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Can a simply-connected topological space be written as the union of the images of all possible loops at a given basepoint?

Let $X$ be a simply-connected topological space, fix $x\in X$, and let $\{\gamma_i\}_{i\in I}$ be the collection of possible loops $\gamma: [0,1] \to X$ with $0\mapsto x$ and $1\mapsto x$ (over some indexing set $I$).

Insofar as the concept of "collection of all possible loops" makes sense, is it accurate to say that $X$ can be represented as the union of the images of each of the loops in the collection?

Not sure how you would notate this, but maybe, $\bigcup_{i \in I} \text{Im} \gamma_i$ would work.

Geometrically this seems true, since you could "catch" any point in $X$ just by defining a loop that goes through that point, and since $X$ is simply connected, all the loops are homotopic (and nullhomotopic), so you can catch all the points with loops in the collection.

But, this is just my geometric intuition: are there any counterexamples to this, or issues with this line of argument?

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    $\begingroup$ This is true for any path-connected space because for every point $x' \in X$, there is a loop based at $x$ which passes through $x'$. $\endgroup$ May 3 at 22:23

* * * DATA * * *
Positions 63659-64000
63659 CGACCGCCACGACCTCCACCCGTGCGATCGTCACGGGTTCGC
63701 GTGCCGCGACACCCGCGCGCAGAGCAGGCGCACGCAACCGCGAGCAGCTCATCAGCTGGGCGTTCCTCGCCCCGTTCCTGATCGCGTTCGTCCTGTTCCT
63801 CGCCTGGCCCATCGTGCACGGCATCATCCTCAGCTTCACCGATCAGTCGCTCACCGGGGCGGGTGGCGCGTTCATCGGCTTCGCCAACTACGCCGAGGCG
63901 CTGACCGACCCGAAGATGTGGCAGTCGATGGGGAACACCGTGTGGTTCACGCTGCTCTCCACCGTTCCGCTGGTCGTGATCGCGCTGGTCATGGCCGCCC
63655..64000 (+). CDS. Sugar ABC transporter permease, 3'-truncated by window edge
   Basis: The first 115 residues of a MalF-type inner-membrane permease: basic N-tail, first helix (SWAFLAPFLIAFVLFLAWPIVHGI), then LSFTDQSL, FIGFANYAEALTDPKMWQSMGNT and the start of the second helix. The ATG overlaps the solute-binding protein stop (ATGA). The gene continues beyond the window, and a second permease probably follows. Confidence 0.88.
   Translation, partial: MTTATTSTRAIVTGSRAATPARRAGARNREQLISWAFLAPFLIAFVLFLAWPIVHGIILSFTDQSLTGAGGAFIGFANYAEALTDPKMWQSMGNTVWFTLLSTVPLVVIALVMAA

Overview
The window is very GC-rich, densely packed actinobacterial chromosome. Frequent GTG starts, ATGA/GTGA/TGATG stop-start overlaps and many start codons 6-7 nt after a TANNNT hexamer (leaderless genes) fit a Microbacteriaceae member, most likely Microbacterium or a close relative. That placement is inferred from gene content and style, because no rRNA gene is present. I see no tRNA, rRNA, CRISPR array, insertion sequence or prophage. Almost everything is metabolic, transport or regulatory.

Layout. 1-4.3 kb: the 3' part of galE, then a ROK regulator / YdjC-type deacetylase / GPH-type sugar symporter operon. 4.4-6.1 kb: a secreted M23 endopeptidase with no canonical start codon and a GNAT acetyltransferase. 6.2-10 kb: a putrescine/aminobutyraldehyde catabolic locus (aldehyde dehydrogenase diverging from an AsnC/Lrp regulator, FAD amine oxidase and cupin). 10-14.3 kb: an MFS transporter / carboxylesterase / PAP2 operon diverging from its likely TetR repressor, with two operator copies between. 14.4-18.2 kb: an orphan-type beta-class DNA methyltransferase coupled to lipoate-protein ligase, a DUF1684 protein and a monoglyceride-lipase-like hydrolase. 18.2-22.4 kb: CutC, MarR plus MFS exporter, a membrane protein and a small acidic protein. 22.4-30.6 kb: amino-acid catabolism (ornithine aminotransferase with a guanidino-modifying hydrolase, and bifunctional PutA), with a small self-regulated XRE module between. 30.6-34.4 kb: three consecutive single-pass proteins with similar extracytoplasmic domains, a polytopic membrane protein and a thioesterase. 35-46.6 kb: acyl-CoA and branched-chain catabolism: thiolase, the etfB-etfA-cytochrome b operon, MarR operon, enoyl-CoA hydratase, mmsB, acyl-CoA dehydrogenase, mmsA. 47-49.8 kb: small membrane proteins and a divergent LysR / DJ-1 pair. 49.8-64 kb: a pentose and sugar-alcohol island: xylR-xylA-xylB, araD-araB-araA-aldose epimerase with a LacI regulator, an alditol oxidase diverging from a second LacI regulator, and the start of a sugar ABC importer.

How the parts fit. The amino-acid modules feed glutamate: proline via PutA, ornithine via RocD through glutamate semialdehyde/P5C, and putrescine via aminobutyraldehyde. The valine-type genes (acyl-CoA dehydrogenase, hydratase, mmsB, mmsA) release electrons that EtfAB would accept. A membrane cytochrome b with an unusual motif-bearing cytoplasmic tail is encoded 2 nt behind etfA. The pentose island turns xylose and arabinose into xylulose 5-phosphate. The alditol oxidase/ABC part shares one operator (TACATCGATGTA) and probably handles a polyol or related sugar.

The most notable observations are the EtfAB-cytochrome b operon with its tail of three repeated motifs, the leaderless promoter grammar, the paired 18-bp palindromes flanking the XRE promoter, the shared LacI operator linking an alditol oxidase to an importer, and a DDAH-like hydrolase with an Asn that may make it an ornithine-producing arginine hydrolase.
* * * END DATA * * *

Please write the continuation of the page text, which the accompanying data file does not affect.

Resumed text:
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Lemma. Let $X$ be a topological space and $x_0\in X$ a point. Then $X$ is path connected if and only if for any $x\in X$ there is a loop at $x_0$ passing through $x$.

Proof. "$\Leftarrow$" an exercise.

"$\Rightarrow$" Since $X$ is path connected then there is a path $\lambda:[0,1]\to X$ such that $\lambda(0)=x_0$ and $\lambda(1)=x$. Then $\lambda *\overline{\lambda}$ is the loop we are looking for, where $\overline{\lambda}(t)=\lambda(1-t)$ and "$*$" stands for path composition. $\Box$

Given a topological space $X$ and a fixed point $x_0\in X$ write down

$$C([0,1],X,x_0)=\{\lambda:[0,1]\to X\ |\ \lambda(0)=\lambda(1)=x_0\text{ and }\lambda\text{ is continuous}\}$$

Then the lemma above leads quite easily to the following:

Corollary. A topological space $X$ is path connected if and only if $$X=\bigcup_{\lambda\in C([0,1],X,x_0)}\text{Im}\lambda$$

And so being simply connected is too strong, path connected is enough.

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